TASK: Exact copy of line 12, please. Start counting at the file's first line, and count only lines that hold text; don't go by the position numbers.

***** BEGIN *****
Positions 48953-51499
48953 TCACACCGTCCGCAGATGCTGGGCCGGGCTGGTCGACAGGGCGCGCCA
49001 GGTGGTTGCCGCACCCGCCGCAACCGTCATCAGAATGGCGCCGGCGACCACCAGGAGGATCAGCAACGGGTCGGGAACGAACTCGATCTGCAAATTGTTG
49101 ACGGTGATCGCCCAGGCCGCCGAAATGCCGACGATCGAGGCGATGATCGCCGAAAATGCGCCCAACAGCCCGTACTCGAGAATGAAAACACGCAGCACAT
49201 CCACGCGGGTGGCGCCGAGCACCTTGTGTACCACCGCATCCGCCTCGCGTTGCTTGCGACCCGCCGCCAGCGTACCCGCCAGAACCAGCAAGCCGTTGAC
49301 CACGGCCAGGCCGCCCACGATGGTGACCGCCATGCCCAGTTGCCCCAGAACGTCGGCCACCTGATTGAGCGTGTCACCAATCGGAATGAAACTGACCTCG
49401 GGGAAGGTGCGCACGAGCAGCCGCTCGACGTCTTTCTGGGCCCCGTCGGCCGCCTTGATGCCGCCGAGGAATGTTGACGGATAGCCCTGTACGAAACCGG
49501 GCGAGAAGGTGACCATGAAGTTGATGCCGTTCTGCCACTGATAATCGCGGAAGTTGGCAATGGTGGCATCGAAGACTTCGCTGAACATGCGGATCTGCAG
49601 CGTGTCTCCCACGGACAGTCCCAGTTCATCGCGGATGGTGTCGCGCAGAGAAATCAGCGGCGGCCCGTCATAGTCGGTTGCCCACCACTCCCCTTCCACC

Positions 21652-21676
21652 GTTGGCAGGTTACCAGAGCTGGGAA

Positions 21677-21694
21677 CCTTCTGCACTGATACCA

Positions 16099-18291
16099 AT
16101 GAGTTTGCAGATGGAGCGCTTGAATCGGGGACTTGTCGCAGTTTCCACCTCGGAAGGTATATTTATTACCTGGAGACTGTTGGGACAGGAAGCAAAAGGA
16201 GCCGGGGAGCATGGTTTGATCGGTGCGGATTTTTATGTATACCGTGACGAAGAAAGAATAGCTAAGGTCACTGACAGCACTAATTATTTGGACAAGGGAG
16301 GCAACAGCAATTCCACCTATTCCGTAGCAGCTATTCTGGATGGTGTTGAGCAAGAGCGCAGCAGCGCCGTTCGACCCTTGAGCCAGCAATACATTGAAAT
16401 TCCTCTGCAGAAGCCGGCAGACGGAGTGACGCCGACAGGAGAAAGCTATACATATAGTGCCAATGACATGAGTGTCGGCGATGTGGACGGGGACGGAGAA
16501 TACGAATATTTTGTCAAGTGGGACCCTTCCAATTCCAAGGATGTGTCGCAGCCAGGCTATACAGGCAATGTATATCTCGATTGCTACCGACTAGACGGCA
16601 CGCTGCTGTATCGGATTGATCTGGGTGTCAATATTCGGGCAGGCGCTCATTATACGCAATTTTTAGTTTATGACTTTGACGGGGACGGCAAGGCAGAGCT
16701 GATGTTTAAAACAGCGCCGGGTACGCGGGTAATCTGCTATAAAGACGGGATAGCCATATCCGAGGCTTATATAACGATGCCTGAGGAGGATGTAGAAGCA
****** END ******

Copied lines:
Positions 21677-21694